Daniel Barber’s debut film Harry Brown opens with unwieldy shots of the everyday violence that occur in London’s council estate of Elephant and Castle. It is a cruel and unforgiving introduction to the world that Harry (Michael Caine) now finds himself in.
A former Marine, Harry Brown now lives a quiet and lonely life that consists of solitude broken up only by visits to his ailing wife in the hospital followed by drinks with his friend Leonard (David Bradley) at the local seedy pub. After the violence that surrounds him intercedes on his life he takes action into his own hands. The revenge fantasy begins and takes on a life of its own as everyone in Brown’s path becomes a target. Detective Inspector Frampton (Emily Mortimer) joins the film as Harry’s humanity begins to slip away. She is the only one who sees past Harry’s elderly facade to something more going on underneath.
In Britain’s recent election one of the major concerns for the voters was crime perpetrated by derelict youths. It is no surprise as Harry Brown was released overseas in 2009. It is a film about violence that implicates society into its motivations. It comes off at times like a propaganda film for the Conservative Party.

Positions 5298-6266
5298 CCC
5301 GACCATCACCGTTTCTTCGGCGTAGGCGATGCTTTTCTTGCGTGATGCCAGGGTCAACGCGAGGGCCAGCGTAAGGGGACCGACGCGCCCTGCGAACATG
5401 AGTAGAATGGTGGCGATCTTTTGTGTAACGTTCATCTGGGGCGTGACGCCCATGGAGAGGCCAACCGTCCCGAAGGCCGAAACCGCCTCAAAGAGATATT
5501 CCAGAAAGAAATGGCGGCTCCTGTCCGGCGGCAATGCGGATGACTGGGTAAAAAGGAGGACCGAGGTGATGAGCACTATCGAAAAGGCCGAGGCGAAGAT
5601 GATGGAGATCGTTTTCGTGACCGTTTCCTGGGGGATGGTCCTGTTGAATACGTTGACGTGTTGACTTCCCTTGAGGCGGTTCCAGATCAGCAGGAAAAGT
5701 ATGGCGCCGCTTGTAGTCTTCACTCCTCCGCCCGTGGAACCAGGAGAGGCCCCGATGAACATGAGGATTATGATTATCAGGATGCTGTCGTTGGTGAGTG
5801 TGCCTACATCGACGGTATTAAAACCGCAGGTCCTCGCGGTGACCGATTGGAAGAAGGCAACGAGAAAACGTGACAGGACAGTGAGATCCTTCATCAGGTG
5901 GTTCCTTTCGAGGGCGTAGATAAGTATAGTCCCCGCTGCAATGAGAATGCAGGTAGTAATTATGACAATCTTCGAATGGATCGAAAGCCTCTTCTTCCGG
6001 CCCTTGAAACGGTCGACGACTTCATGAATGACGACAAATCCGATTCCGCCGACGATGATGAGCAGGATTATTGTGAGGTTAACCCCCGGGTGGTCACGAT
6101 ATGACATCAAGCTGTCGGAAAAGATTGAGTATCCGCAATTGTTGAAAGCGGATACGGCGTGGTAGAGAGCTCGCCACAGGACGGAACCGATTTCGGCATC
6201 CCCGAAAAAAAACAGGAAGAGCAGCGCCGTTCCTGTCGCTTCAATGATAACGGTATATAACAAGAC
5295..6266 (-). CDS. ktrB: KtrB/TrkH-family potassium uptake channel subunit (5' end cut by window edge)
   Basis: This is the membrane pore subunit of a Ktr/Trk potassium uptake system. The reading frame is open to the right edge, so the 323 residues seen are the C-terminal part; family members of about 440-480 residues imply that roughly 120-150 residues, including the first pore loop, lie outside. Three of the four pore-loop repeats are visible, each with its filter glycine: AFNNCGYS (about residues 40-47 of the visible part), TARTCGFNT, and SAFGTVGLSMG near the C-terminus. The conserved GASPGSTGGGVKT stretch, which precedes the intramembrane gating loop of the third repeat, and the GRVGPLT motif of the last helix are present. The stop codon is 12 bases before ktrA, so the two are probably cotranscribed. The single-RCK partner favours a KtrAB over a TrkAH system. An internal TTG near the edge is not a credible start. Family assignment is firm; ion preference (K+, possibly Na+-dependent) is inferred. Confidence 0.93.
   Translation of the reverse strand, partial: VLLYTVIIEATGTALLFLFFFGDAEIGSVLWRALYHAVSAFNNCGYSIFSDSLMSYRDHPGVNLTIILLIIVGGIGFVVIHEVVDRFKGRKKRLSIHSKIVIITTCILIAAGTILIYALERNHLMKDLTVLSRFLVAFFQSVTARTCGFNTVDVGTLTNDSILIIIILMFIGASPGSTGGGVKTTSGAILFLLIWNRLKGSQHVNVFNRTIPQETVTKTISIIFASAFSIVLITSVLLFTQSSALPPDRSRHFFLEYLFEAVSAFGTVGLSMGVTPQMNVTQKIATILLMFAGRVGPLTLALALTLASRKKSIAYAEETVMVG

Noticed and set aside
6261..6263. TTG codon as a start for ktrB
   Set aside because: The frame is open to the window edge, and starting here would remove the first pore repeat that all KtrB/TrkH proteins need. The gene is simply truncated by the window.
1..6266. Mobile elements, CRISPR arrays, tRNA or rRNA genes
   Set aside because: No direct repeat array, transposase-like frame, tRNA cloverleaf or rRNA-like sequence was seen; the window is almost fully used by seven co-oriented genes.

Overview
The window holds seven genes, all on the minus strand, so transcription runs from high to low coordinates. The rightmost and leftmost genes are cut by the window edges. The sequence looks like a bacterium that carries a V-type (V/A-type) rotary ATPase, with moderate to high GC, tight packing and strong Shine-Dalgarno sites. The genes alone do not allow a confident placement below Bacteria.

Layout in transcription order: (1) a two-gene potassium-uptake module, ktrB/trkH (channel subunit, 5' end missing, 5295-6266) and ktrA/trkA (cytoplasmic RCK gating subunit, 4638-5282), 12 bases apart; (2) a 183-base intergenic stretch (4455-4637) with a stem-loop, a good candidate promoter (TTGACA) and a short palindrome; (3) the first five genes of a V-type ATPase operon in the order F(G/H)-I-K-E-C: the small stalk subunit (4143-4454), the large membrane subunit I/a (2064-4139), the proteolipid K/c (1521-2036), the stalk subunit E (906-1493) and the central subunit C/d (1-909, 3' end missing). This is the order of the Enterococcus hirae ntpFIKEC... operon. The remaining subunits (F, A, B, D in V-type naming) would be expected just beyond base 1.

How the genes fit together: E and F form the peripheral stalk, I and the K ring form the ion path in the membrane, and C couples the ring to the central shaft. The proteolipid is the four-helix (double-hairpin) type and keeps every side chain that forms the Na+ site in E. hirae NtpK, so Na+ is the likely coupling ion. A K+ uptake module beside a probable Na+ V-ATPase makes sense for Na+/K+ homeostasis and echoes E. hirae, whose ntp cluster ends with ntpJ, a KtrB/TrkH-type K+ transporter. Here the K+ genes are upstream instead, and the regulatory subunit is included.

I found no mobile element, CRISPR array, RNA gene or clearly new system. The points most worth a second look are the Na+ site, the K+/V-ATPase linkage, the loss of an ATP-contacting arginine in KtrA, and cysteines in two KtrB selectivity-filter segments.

What makes Harry Brown memorable is the performances by Caine, Mortimer and the young actors who terrorize them both. Many people have forgotten about Caine’s ability to play pure evil and Harry Brown depicts this beautifully. It takes but the shift of his eyes and a tilt of his head to portray the turn from elderly man to a killer. Mortimer’s understated performance helps keep the film in the real world by showing the tired and worn down face of the police force. The young actors offer positively chilling portrayals of a generation that has been lost and may indeed be beyond saving.
The film’s weaknesses are in Barber’s lack of subtlety with the situation. Nothing is insinuated. Everything is blared, several times in fact, to make sure the audience understands the grim world they are entering. The opening moments of Harry Brown’s day to day activities are heavy handed to say the least. It becomes clear that he is on his own, that he has lost everything. The consistent shots of Harry stroking the side of the bed that his wife once occupied are unnecessary and manipulative. Barber seems to lack trust that one of these shots in the experienced hands of an actor like Caine tells the story fully. He is a rare actor who can do more in a sideways glance than most can do in an entire career.
Only by the second half does the film come alive. After a truly unnerving visit to the local drug dealer, Harry begins to see the widespread impact of the rampant drug use in his area and there is no stopping him. The social criticism gives way to all out ass-kicking and some truly terrifying moments. The violence does not end but increases leaving the audience with the question: is anyone alright?